90 pages • 3 hours readErich Maria Remarque
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Chapter Summaries & Analyses
Paul is now at the camp on the moors for training rather than a return to the front. He mentions that near the camp there are Russian prisoners of war, and he reflects humanely on their dire condition. They are extremely hungry and desperate. Paul’s fellow soldiers mistreat them, and Paul recognizes the inhumanity shown to these men, who much like many of the German soldiers, are most likely peasants, too. As Paul begins to sympathize with them, he suddenly realizes the flaw in this kind of thinking. In order for him to survive the war, he must regard them as his mortal enemy, and so he stifles the sympathy he begins to feel.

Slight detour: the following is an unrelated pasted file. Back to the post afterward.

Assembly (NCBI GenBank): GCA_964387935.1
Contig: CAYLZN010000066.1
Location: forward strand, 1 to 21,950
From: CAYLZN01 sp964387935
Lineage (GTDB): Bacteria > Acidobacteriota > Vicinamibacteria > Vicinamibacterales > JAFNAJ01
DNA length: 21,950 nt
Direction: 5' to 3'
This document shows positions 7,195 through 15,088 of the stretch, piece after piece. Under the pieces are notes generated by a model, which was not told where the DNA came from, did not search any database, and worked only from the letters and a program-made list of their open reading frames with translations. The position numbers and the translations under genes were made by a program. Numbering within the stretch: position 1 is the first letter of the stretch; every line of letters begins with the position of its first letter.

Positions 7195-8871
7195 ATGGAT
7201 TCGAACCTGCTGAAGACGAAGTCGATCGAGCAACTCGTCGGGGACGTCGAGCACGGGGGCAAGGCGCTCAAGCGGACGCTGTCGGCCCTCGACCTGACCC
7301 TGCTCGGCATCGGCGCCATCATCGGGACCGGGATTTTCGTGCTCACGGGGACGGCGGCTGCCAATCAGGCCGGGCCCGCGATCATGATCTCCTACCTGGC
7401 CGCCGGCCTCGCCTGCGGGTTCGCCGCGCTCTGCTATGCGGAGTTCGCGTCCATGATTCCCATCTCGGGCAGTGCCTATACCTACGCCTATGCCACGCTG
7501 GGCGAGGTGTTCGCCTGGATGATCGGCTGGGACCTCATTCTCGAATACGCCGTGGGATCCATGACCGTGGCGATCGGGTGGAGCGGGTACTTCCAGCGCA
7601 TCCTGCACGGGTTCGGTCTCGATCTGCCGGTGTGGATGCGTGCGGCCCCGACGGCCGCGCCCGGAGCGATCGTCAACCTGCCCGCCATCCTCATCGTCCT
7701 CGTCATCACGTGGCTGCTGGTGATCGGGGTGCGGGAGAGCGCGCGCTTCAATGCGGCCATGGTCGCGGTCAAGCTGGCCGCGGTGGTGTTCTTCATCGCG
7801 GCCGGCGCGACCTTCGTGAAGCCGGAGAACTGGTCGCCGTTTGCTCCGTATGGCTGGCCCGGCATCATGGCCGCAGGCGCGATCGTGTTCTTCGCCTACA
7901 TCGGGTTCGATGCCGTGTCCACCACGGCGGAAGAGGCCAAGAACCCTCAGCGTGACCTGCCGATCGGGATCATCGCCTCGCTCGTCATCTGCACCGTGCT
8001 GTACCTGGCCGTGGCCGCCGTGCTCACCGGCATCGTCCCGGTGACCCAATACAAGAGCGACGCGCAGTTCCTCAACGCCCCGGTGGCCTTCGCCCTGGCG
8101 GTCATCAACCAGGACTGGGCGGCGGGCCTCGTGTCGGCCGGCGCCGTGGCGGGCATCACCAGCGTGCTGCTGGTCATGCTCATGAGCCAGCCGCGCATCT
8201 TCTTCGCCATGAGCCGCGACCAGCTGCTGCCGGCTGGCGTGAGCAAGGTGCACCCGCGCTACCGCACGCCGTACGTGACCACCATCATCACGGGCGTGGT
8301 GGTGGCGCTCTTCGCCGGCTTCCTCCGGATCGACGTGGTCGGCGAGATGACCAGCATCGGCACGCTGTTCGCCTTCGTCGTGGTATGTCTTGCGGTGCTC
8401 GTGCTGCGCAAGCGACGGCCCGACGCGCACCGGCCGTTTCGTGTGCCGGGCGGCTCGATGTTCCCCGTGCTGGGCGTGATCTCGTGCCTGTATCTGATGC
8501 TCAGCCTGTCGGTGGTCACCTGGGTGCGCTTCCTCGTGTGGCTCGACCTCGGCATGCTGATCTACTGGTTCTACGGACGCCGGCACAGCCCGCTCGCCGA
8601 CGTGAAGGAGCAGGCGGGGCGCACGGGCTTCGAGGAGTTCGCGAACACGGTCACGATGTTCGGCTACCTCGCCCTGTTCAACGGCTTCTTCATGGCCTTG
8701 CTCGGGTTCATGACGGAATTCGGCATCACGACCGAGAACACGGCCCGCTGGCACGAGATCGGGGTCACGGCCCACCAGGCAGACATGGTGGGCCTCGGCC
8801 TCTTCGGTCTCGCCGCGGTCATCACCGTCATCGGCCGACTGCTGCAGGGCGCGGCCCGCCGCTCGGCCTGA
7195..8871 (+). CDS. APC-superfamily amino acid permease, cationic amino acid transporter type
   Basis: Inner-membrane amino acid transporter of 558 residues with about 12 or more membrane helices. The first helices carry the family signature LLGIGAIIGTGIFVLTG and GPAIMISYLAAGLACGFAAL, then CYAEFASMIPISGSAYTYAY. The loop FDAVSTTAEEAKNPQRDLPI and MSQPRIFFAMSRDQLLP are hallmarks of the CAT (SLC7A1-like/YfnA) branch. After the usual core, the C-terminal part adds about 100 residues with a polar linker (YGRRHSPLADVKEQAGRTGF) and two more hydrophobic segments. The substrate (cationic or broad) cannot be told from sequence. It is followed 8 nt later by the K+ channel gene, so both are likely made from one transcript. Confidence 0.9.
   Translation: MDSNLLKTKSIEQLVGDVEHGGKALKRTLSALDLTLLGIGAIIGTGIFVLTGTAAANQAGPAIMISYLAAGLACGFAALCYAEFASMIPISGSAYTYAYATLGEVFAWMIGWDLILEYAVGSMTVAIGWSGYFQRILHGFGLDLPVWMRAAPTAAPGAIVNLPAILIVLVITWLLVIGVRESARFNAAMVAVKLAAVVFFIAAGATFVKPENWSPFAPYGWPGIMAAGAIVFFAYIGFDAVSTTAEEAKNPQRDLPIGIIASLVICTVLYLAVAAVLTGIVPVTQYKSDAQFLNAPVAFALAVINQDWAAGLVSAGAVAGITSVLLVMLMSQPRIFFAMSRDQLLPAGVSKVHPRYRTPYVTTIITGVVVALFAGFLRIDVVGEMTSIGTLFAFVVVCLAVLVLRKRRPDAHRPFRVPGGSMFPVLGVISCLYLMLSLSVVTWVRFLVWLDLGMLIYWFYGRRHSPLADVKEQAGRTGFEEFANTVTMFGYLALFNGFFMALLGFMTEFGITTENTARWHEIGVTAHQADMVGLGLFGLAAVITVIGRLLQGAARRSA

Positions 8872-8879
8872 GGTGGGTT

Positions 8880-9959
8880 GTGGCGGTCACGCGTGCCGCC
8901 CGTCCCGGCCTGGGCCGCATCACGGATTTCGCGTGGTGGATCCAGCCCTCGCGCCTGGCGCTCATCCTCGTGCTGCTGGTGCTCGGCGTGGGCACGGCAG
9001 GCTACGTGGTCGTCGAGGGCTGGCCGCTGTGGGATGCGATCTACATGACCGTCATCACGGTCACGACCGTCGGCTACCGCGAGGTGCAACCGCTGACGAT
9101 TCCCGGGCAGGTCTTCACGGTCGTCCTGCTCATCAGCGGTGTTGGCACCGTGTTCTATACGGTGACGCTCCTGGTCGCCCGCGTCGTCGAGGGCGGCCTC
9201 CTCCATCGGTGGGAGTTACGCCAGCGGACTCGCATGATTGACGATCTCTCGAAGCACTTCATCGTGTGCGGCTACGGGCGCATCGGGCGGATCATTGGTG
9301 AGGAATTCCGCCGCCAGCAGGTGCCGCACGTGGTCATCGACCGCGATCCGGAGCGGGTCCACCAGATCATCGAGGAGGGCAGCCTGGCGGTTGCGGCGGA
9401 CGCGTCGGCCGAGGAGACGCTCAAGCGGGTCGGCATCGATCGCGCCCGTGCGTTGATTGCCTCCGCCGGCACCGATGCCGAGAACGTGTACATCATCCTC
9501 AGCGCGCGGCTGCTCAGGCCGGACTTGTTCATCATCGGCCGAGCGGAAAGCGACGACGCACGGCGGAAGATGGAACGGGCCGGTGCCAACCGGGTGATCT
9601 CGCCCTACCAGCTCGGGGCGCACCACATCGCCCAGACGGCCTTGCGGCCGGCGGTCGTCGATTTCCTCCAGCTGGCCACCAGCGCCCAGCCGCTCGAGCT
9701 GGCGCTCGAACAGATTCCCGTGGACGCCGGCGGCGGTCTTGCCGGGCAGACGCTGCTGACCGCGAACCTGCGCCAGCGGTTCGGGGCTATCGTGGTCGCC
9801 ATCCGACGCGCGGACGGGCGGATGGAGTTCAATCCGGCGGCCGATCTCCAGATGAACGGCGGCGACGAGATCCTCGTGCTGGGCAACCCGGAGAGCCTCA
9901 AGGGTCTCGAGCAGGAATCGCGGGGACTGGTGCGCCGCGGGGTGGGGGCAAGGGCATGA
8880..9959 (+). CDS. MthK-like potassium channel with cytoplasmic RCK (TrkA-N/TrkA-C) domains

While at the camp, Paul’s father and sister visit him. Once again, Paul is speechless and has a difficult time communicating with them. They talk about his mother, whose prospects of surviving cancer are increasingly bleak. In the discussion with his father, Paul reveals the problems faced by those of his social class. The cost of his mother’s operation is a cause of great concern for Paul’s father, but not much can really be done about it. The bitterness of Paul’s voice is apparent when he mentions how people of better means don’t have to worry about asking for the price of things—only poor people do.